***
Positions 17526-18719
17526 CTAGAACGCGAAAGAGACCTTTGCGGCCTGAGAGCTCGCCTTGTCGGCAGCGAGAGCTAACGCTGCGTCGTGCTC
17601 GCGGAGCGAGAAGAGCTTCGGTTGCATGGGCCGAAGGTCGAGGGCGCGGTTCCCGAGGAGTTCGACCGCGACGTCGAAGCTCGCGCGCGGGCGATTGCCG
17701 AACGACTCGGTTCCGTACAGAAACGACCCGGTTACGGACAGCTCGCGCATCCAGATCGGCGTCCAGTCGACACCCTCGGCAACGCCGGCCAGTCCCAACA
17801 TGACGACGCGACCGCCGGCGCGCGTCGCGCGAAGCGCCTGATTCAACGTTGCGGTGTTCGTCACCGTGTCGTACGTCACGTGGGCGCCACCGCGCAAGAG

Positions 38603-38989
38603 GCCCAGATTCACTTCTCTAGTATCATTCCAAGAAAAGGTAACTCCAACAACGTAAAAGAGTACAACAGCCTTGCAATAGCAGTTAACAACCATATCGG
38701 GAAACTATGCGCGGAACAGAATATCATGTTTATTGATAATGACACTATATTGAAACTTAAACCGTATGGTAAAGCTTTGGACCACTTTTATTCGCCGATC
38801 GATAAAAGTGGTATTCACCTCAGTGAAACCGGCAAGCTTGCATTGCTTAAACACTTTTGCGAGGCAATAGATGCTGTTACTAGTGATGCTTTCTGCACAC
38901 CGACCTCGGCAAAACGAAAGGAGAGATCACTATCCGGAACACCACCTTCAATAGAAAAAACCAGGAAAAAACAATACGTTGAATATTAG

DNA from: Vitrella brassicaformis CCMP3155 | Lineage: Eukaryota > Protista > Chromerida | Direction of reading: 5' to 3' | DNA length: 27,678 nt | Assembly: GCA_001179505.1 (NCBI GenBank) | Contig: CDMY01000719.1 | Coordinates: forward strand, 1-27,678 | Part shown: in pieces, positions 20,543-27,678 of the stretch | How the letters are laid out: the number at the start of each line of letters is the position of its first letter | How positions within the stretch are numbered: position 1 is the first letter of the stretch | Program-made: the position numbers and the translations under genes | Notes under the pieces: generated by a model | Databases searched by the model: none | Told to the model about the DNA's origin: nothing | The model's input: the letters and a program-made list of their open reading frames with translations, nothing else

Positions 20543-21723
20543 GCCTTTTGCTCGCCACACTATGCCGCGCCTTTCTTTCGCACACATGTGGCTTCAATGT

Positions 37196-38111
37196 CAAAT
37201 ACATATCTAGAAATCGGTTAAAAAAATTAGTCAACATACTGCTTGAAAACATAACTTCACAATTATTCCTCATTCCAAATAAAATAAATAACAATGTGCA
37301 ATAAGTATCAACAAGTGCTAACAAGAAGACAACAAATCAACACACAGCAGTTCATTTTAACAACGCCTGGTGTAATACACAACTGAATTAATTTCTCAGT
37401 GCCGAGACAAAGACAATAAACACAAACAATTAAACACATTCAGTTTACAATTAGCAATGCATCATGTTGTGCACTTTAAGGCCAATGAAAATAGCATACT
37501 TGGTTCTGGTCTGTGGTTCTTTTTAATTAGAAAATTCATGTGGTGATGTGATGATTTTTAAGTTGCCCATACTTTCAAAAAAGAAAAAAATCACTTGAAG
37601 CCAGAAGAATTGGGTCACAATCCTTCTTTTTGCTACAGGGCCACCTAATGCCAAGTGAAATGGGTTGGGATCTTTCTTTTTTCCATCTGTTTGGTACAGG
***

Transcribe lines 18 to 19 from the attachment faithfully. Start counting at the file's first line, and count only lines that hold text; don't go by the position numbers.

37401 GCCGAGACAAAGACAATAAACACAAACAATTAAACACATTCAGTTTACAATTAGCAATGCATCATGTTGTGCACTTTAAGGCCAATGAAAATAGCATACT
37501 TGGTTCTGGTCTGTGGTTCTTTTTAATTAGAAAATTCATGTGGTGATGTGATGATTTTTAAGTTGCCCATACTTTCAAAAAAGAAAAAAATCACTTGAAG